Tones of sepia from Carpenter’s light wall reflected onto commuter traffic in Toronto, where red brake lights finally serve an aesthetic purpose. Both calming and buzzy, (and I’m sure David’s Tea has a label for that one.)

My hero of ethereal light:  James Turrell, maker of the monumental Roden Crater installation and, here, next to his light wall at Bay-Adelaide Centre in downtown Toronto.   For those curious about the subtle disappearance of colour this one is worth a pilgrimage. And it’s easier to find than an ancient volcanic crater in the desert near the Grand Canyon.  Though I’m going to get there.  Photo: Barbara Astman

Post-apocalyptic steelworks re-imagined by light artist Hans Peter Kuhn, the guy who did large-scale urban light first and best.  The Volklinger Hutte is a World Cultural Heritage site. Kuhn’s symphony of colour light shows us why.

 Even as a flicker, light illuminates.  Considered as a measure of grace or as an up north street light: Snowball igloo, lit by a candle, made by freezing hands.

In the lugubrious shadows of a cavernous church: Prayer candles, Basilica of Santa Croce, Florence. Still burning hot. Still mesmerizing. Or, as James Turrell says:  “Like the wordless thought that comes from looking in a fire.”

Remember orange shag carpet?  Rather not?  Well, weep or rejoice…Orange is back with a vengeance.  I see orange splashed over this season’s snowboarder jackets, in architecture and even on these retro cocktail napkins by the Parisian designer Françoise Paviot.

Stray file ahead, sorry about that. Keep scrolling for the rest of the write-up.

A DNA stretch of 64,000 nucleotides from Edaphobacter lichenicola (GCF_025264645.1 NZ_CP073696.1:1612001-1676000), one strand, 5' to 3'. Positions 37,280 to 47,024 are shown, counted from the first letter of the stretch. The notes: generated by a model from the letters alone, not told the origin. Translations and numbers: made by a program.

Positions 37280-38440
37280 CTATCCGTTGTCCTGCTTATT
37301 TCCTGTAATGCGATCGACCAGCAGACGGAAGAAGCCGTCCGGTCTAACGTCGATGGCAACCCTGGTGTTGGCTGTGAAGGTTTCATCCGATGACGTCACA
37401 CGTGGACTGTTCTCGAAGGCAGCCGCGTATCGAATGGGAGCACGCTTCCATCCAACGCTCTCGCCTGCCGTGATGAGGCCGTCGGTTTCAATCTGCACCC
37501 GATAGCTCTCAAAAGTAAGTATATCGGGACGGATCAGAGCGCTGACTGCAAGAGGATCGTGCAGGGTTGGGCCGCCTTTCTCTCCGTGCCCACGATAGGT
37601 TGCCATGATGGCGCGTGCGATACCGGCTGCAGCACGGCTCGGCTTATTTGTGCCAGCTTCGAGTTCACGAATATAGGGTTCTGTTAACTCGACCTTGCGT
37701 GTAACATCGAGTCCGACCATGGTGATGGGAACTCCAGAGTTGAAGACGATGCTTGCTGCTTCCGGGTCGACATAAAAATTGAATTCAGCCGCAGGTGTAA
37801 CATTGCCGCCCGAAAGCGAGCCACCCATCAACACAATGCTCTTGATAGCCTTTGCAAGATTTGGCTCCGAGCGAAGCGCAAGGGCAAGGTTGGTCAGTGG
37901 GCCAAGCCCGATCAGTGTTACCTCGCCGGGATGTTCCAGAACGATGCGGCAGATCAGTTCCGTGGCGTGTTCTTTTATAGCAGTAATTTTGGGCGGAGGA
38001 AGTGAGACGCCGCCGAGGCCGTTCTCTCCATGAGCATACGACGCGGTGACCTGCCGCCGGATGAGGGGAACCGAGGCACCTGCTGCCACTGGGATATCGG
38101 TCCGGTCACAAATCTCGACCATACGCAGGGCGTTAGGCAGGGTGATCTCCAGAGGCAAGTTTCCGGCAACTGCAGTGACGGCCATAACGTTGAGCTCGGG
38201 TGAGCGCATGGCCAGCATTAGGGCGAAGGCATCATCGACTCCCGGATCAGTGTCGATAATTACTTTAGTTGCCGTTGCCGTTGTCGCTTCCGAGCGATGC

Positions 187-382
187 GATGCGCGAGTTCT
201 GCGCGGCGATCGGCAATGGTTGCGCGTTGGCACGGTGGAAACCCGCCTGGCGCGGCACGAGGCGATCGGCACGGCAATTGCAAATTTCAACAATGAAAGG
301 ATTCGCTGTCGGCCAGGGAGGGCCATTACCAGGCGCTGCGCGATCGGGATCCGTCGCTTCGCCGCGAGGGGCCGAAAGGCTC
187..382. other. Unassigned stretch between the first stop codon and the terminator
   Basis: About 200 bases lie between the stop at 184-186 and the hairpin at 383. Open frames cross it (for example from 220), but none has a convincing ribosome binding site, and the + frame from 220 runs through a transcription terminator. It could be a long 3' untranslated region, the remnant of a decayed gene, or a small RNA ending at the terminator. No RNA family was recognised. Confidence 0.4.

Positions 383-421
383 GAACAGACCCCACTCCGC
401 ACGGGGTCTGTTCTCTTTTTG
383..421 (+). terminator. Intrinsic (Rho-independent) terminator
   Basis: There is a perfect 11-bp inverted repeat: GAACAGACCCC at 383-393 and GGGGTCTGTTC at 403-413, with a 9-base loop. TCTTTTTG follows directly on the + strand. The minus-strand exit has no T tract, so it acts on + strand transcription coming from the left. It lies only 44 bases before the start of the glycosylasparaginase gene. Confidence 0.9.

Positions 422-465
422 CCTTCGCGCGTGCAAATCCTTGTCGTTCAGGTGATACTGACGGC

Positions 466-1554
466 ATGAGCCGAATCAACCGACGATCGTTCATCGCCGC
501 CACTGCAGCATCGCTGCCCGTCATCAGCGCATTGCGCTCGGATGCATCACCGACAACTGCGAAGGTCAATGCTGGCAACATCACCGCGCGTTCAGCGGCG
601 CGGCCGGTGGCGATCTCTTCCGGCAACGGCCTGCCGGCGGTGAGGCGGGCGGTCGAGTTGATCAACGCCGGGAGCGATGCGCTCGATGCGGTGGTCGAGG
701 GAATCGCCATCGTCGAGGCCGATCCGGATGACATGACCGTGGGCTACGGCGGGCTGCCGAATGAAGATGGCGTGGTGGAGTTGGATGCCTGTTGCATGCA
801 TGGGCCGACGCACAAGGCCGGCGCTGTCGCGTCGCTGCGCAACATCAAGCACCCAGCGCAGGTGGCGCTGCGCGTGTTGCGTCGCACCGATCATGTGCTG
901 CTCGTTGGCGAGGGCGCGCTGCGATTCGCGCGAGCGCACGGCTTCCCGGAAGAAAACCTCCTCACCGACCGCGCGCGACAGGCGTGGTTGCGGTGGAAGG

Danish teak chair, part of my dining room set, 1960s.   I intended recovering the chairs in something cool and minimal – black or white or taupe –  but still enjoying the vibe of this orange-brown agitation.

Coming at you from the psychedelic 1960s and the art of, say,  Victor Vasarely.  This serigraph by Vaserely titled Parmenide (Orange, Red & Blue).

I had to haul this out of the closet just to show you how orange can be done with conviction.  Here it is…my mod orange vinyl jacket by Courreges.  Vintage bombshell. 1960s.  The instructions say:  Clean with a damp cloth.  Or simply wear as a raincoat in a light mist.

Orange crush.

Taken in small doses, orange is a delicious energy drink.  The perfect way to clad the satellite operation of Sweden’s Museum of Modern Art in Malmo.  This blaze of orange designed by the Stockholm-based partnership of Bolle Tham and Martin Videgård.  Love the way mod orange rocks it out here, right next to an old electricity station. Zap!

When I see Christmas in my head, I don’t see green and red.  I prefer combinations of deep purple and electric blue.  Which is why the Moorish Palace at Tivoli (1853) in the entertainment gardens of Copenhagen gives me an extra thrill at Christmas time.

Or this season’s Christmas packaging at  LeNôtre fine foods in Paris, where the glossy paper bags are mini works of art and the tea comes in hot pink tins.

Inspired by the season of rich tones, I recovered our Danish teak couch (originally upholstered in a boring oatmeal colour) in a deep purple.   Velvet seemed the only option.  What do you think???

  Actually, because the velvet shifts from purple to burgundy to pink depending on the sun and the way the plush moves, I’ve decided to rename it our Mark Rothko couch.

 

Nobody does deep purple and electric blue like the great American painter Mark Rothko.  Possibly Henri Matisse, but not with the kind of endless meanings floating out from abstraction.  I just saw a fantastic play in Toronto about Rothko called Red.  There was paint flying, and clouds of pigment when the passion of making art went sky high.  Whenever I’m in Washington my first pilgrimage is to the East Building at the National Gallery to see the colour-drenched Rothko’s hovering there.  Luckily, I have a Rothko right here at home.  It’s a fridge magnet. I think I got it for Christmas.